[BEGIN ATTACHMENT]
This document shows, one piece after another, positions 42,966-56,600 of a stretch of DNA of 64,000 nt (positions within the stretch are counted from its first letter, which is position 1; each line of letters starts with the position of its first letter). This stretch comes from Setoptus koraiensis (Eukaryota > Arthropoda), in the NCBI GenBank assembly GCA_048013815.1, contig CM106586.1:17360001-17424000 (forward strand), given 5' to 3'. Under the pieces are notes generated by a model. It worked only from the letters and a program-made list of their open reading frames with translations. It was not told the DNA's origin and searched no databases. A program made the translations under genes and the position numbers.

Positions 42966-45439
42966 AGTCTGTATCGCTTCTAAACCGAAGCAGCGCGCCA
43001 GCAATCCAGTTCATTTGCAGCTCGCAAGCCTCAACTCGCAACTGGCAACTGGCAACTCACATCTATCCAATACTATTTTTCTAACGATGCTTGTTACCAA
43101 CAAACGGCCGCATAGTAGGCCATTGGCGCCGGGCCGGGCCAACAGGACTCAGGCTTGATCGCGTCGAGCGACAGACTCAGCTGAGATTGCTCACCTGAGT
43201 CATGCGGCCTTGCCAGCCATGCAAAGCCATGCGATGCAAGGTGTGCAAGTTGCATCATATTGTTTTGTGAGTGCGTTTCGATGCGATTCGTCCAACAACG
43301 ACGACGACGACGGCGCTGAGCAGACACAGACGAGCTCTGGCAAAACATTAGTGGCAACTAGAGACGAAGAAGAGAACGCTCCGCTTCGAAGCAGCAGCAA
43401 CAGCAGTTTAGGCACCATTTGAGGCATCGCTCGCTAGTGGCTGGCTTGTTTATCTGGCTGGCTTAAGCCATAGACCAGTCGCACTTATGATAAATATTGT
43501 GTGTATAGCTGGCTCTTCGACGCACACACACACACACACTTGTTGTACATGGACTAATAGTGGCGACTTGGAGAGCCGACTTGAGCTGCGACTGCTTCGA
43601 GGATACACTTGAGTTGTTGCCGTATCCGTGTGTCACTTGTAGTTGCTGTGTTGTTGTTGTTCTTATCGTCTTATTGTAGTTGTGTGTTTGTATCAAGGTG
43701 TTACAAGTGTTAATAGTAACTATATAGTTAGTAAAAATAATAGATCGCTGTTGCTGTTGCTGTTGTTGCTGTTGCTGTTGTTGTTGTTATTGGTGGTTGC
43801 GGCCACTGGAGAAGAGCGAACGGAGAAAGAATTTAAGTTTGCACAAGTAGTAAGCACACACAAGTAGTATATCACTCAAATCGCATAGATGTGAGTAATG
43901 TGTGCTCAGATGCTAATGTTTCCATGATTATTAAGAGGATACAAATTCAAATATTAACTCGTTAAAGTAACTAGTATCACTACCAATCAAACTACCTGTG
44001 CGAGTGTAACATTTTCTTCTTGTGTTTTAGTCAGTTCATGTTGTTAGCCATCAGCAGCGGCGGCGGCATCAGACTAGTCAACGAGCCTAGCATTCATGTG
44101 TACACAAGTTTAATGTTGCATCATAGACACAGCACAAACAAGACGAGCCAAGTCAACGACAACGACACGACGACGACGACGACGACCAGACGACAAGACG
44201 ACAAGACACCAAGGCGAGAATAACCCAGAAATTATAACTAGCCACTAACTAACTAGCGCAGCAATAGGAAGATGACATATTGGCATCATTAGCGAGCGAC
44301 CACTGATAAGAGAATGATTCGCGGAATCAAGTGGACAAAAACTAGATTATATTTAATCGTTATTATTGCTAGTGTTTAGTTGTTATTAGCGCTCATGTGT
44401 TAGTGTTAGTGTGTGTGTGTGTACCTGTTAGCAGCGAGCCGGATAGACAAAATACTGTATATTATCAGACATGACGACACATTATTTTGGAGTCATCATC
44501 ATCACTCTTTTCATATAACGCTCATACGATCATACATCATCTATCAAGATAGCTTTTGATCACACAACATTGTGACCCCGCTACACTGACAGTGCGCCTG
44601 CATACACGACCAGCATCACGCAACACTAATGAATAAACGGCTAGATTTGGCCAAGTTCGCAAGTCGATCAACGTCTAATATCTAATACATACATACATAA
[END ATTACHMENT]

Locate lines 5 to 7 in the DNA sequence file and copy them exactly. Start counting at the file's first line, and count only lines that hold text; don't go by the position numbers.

43101 CAAACGGCCGCATAGTAGGCCATTGGCGCCGGGCCGGGCCAACAGGACTCAGGCTTGATCGCGTCGAGCGACAGACTCAGCTGAGATTGCTCACCTGAGT
43201 CATGCGGCCTTGCCAGCCATGCAAAGCCATGCGATGCAAGGTGTGCAAGTTGCATCATATTGTTTTGTGAGTGCGTTTCGATGCGATTCGTCCAACAACG
43301 ACGACGACGACGGCGCTGAGCAGACACAGACGAGCTCTGGCAAAACATTAGTGGCAACTAGAGACGAAGAAGAGAACGCTCCGCTTCGAAGCAGCAGCAA